Suffolk Escape News

The Suffolk Escape Firewood Journey
Apr 19, 2023

The Suffolk Escape Firewood Journey

Here on the farm at The Suffolk Escape we have a plentiful supply of wood which enables us to heat both our holiday properties and our home in a sustainable way.  We thought we would share the process we go through to produce the firewood we burn and hopefully you may learn something along the way.

Where We Source Our Wood

All of our firewood comes from either our farm or our neighbours but neither more than a mile from the destination where they are burnt, so a very local source.  Unlike the misconception some could have, we are not felling perfectly good trees just because we want them to burn. Most of the wood comes from coppicing, thinning, or removing dead trees.

Coppicing is the process of cutting younger trees down every 20yrs and then letting them regrow on the stool (stump) then harvest again and again.  Many of our most ancient woodlands have been managed this way for hundreds of years and is a productive way of sourcing sustainable timber.  It is also hugely beneficial for the ecology of the woodland as opening up the wood encourages fresh plant growth, and this habitat brings along all manner of insects and bird life.

Thinning is the removal of needed trees to aid the wider woodland, hedge or river. Here we have to thin the Alder trees along our stream as if they get too big they can fall over and block the water. We also must thin out some of the younger trees in our new woodlands. We plant new woodlands densely but as they grow, to ensure their health, we have to remove the weaker, smaller trees but also ensure we keep a varied selection of strong, healthy trees.   

We are also helping our neighbouring farmer thin out one of his ancient woodlands which has been over-run by Sycamore trees. This species, a relative of the Maple, grows very fast and can outgrow other traditional native species. It dominates the woodland canopy, blocking out light for other trees to grow, but due to this lack of light it stops growth of plants and shrubs that create the habitat for insects, birds and other wildlife.  It also helps to ensure that the ancient traditional trees in this woodland can grow without competition and provides more chances their seeds may grow too.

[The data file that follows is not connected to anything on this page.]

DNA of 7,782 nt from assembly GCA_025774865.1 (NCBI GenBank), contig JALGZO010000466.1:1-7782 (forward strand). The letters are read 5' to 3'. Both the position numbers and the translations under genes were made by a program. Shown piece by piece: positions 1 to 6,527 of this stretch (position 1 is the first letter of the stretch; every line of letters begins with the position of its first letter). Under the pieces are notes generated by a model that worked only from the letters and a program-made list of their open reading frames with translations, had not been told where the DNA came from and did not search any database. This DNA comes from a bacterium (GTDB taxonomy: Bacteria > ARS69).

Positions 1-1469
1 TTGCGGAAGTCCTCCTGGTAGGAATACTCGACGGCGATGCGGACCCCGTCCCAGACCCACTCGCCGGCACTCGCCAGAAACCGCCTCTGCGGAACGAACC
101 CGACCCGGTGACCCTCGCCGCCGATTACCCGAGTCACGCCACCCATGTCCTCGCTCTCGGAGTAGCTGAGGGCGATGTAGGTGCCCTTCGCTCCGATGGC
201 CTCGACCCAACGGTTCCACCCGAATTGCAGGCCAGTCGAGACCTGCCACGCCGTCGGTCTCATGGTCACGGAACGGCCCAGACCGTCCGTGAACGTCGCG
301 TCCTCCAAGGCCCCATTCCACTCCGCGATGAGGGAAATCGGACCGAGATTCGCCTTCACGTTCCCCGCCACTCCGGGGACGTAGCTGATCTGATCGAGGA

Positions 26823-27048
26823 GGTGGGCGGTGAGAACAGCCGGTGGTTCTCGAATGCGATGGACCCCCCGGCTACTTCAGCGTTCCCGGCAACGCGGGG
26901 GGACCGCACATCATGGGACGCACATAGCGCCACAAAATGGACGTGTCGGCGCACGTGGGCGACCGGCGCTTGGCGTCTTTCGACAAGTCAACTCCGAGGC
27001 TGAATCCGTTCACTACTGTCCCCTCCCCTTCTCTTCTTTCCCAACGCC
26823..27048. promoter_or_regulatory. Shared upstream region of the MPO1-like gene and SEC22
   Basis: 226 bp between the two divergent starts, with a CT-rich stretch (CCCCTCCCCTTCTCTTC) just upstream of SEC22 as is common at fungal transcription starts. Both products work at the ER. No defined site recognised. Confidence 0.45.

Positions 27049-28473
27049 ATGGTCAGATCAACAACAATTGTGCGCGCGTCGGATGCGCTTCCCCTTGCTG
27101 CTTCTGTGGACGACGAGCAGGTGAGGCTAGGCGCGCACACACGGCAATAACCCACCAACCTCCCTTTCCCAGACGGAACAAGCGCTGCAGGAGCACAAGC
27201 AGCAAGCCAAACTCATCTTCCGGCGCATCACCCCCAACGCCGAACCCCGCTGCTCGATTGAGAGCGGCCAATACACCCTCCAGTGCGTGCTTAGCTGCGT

Dead trees always need to be removed to ensure safety around footpaths, roads and also due to the damage they can do to other trees and the rivers should they fall over in a storm. Sadly, at the moment, due to Ash Dieback  (Hymenoscyphus Fraxineus), we are having to fell a large number of diseased Ash trees.  It is very sad for us going out around the farm and week by week seeing more Ash trees dying of this disease. There is no treatment or effective way of protecting them and once identified it is best to remove them. 

Creating Firewood – The Process

The first job is to safely cut the trees down with chainsaws ensuring we minimise damage to other trees around.  Once the trees are down, we cut off the branches that are too small to be used for firewood and they are burnt or left in stacks making a great habitat for wildlife. We then take the lengths of timber and cut them with a chainsaw into the lengths we need for our woodstoves.  

From there, we split the round log into pieces. This is to make it easier to burn on the fire as the open fibres will burn better, but also most importantly, it allows the wood to dry much better.  The bark on the outside of a log acts a bit like a jacket and keeps the moisture in but we want to dry the wood so that it burns better. Therefore, by opening the log up it speeds up this drying process. In species such as Oak, an unsplit piece of wood may hardly dry out if left whole and species such as Alder, which holds a lot of water, could even rot away.